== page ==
But back to the trip down memory lane.  I'm friends with most of these people on facebook - all but 8 in fact (and one of these 8 has sadly passed away - RIP Erin Lindsay).  It's strange to think that most of these fresh faces are now married, with kids, own homes, drive cars where you can't see the road whizzing by under your feet, and no longer consider it acceptable to call mountain dew and licorice breakfast.  It's fun to reminisce but wow am I glad those days (and that hair!) are behind me.

applying for an autism service dog.

Check out Max in his new winter coat from Grandma!
Over the past month, I've been working on filling out an application for an autism service dog from National Service Dogs.  The paperwork is quite extensive (as it should be considering the commitment you need to be willing to make should you be given a service dog).  As part of the application you need to fill out a 12 page form, have your doctor provide a medical history, include a personal reference letter, a picture of your child and directions to your home.  I've been beating myself up for taking so long to get this application submitted, but phew - that IS a lot of stuff to pull together so maybe I'll cut myself some slack!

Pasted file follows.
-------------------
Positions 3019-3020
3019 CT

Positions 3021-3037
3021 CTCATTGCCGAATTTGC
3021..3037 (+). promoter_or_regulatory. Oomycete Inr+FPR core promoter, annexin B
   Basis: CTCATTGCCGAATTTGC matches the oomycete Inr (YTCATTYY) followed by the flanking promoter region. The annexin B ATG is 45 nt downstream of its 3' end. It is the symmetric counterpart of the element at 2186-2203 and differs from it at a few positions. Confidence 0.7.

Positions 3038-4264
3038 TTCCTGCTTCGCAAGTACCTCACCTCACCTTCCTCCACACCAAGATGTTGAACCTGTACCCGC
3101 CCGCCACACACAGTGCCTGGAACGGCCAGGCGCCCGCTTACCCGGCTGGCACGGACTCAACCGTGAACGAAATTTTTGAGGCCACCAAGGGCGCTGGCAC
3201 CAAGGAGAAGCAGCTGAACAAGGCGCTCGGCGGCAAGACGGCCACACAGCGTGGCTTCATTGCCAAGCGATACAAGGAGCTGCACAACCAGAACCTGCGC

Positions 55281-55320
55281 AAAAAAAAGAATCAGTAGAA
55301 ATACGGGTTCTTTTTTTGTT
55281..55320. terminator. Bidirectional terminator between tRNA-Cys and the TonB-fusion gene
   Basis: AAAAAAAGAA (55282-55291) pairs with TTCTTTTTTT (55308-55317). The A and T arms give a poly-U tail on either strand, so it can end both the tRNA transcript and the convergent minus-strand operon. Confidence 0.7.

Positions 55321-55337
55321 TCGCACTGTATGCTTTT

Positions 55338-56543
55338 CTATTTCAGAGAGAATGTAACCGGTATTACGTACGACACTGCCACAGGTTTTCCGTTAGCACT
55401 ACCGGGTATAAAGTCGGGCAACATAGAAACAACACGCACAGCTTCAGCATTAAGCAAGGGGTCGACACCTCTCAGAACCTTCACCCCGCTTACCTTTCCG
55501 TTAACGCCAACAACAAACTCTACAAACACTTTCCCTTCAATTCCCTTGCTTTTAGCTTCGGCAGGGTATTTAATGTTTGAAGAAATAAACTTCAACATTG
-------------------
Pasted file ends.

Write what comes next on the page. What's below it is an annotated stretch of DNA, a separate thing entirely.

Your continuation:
The wait to get a dog, should your application be approved, is over three years.  For once I don't mind the wait as I think that Max will be better able to handle the responsibility of having a dog when he's a bit older.  A few of our friends who have children with Autism have also applied for dogs, so it will be interesting to see how everything works for them before we welcome a service dog into our home.

A service dog is very different than a family pet.  National Service Dogs has proven that a properly trained autism service dog can:
  • increase safety levels and alleviate the bolting behaviours
  • common in children with autism by acting as an anchor when tethered to the child
  • improve a child's socialization and behavior skills
  • create freedoms for the child and family members to go out of the house safely and confidently
  • expand a child's capabilities to experience more of life and to grow
  • calm children thereby giving them an increased attention span and a greater aptitude for learning
Max really likes animals - especially big dogs that are calm and allow him to sit and pet them.  I'm really hoping that our application is approved - this is one more thing we can do to help Max be happy and safe.  Wish us luck!

Thursday, October 14, 2010

live blog: Grey's Anatomy Season 7, Episode 4